Part 1—Trees, Plants, Hedges, and Fences
Is your neighbor's tree growing on your side of the property line? If this is a nuisance or problem, you should consider your options before you make an enemy of your neighbor. After all, you never know when you might need to borrow a cup of sugar! As a property owner, you do have legal rights when it comes to your neighbor's trees, but non-litigious options may result in a better outcome.
Can I trim my neighbor's trees or plants?
The first thing you need to know is that where the roots are, the rights are. In other words, if a tree trunk is partly on your property, that means you are a part owner of the tree. If the trunk is in your neighbor's yard, but the branches extend onto your property, the law of overhanging branches typically allows you to trim the tree. But before you get the trimmer out, check your local zoning code just to be sure. It does not matter whether or not a fence divides the two properties; you can usually still legally trim the tree although you could be subject to penalties if you damage the tree. Incidentally, if the branches that extend onto your property bear fruit, then you are free to pick from its bounty. See Wegener v. Sugerman, 104 N.J.L. 26, 138 A. 699 (Sup. Ct. 1927).
If your neighbor's plants spread onto your property, you may trim them back just as you would the encroaching tree branches. Of course, the best thing to do if your neighbor's landscaping bothers you is to talk to your neighbor about it.
Are there specific restrictions regarding bamboo?
Planting a bamboo screen may be better than initiating a long legal battle and creating ill will between you and your neighbors. Bamboo trees grow fast and provide the ultimate privacy. New Jersey community ordinances regarding bamboo are relatively specific, so you should check out the ordinances for your neighborhood. Some townships regard bamboo as an invasive species and do not allow homeowners to plant it. Seek legal counsel if you are unsure because there may be fines involved with bamboo that encroaches beyond a property line or boundary.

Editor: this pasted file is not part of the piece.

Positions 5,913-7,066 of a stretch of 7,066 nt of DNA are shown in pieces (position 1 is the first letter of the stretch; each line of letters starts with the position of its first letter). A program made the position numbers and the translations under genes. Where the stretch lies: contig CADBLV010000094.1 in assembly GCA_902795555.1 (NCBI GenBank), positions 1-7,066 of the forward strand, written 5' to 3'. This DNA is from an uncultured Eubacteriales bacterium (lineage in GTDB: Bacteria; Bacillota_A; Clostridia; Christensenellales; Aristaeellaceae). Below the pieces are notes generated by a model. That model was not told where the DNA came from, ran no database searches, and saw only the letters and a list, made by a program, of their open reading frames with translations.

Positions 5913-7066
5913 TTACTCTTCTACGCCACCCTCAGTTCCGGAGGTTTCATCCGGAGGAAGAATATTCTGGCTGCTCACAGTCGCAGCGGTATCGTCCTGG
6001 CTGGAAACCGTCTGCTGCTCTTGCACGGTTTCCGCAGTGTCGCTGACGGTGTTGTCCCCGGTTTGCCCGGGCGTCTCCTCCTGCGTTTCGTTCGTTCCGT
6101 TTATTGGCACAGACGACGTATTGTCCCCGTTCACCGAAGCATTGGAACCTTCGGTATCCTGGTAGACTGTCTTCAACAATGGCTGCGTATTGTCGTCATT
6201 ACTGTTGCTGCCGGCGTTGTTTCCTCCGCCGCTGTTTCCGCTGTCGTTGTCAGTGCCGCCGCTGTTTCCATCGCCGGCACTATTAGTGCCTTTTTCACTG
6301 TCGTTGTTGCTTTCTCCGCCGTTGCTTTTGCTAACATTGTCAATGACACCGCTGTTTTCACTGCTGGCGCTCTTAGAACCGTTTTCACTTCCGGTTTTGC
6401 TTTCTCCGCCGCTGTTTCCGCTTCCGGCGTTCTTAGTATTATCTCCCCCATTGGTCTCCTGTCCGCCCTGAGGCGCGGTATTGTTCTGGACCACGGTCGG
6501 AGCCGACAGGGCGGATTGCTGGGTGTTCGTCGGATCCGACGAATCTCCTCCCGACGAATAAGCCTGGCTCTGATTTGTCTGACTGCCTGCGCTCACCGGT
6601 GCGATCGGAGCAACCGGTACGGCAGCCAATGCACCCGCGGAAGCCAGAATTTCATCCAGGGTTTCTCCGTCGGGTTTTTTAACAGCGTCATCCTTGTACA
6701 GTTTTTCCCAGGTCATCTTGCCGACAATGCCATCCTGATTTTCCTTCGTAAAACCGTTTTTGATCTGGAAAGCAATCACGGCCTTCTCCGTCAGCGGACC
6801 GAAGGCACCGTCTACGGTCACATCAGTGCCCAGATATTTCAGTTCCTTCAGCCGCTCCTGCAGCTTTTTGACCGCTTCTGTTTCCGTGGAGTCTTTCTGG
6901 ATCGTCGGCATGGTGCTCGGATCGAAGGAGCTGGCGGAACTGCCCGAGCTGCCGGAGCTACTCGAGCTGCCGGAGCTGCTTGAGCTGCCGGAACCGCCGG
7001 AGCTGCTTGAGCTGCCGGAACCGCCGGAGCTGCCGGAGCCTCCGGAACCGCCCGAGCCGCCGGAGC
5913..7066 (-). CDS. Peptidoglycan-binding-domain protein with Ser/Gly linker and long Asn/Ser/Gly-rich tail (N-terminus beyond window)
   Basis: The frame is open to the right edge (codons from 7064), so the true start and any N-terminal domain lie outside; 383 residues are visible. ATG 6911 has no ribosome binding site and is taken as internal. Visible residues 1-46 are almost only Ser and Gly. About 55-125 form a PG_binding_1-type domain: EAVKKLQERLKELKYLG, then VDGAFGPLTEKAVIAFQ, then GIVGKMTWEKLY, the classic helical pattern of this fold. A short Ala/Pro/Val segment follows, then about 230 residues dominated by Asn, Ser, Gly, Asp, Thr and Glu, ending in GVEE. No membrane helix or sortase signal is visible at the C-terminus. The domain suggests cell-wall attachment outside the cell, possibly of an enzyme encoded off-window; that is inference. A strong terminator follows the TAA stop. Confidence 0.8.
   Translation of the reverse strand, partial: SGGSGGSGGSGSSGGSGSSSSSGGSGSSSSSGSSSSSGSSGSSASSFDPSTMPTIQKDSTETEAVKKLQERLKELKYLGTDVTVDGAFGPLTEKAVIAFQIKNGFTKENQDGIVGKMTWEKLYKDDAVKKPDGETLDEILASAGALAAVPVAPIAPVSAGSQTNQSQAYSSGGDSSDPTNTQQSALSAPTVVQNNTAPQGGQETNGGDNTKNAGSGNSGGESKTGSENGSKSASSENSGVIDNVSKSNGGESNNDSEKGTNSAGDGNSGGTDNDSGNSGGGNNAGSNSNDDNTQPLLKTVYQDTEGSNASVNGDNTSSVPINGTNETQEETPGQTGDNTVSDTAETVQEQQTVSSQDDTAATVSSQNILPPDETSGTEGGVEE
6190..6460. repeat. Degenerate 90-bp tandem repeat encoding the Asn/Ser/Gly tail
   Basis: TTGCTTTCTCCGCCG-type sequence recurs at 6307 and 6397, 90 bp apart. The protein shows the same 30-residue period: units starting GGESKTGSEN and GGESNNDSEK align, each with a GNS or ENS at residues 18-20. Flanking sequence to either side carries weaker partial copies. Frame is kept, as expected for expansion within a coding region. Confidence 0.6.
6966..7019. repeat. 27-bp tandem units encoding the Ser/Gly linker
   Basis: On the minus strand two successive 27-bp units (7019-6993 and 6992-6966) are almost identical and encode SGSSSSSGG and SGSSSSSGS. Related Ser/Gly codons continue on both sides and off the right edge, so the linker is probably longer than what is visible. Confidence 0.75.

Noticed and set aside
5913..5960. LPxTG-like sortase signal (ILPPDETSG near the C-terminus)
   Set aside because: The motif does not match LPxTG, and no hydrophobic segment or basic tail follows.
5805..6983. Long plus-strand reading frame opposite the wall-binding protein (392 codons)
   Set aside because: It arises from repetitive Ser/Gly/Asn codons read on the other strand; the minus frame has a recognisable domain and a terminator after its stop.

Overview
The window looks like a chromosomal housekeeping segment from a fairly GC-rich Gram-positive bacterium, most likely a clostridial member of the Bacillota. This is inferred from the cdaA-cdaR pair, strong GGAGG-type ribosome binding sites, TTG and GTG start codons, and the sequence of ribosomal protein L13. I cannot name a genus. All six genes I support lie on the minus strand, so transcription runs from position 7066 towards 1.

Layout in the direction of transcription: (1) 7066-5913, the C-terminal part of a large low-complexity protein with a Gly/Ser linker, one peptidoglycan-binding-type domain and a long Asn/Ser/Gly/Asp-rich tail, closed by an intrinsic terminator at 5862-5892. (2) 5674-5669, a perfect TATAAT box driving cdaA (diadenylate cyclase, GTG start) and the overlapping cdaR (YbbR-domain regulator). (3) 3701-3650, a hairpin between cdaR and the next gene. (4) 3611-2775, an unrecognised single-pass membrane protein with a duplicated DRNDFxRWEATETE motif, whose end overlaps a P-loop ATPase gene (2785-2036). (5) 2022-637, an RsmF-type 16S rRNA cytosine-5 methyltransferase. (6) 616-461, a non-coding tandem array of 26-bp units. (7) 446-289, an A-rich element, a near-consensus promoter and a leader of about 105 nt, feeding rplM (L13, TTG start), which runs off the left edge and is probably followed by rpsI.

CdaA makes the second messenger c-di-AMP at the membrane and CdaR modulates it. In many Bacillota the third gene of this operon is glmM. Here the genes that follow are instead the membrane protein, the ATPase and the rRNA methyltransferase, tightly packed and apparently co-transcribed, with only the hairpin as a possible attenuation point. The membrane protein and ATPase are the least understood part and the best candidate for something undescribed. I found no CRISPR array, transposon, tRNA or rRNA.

Is a hedge considered a boundary?
A hedge may be planted on a property line, but a lot line is fixed. A surveyor typically establishes where the lot line is on your property when you acquire the property. You can also hire a professional land surveyor if you own property but don't know where the lot lines are. A less expensive option is to check with your County Recorders Office or Land Registry Office. Know where your property lines are and keep your hedges properly trimmed so as not to encroach upon your neighbor's property. As is the case when it comes to trees, you are allowed to trim your neighbor's hedges that grow on your property.
Are there limits to where I can install a fence?
Your fence should be installed on your property, not on the lot line. You should check with a surveyor if you do not know where your property line is. If fencing is already located on the property line separating your property from your neighbor's, both of you are responsible for maintenance of the fence.
If you're not able to resolve a dispute with your neighbor through personal contact and negotiation, then you may have to use the power of the law to protect your rights. The New Jersey attorneys at the Mark Law Firm can help you protect your property rights and recover damages when appropriate. Click the image below to contact us today.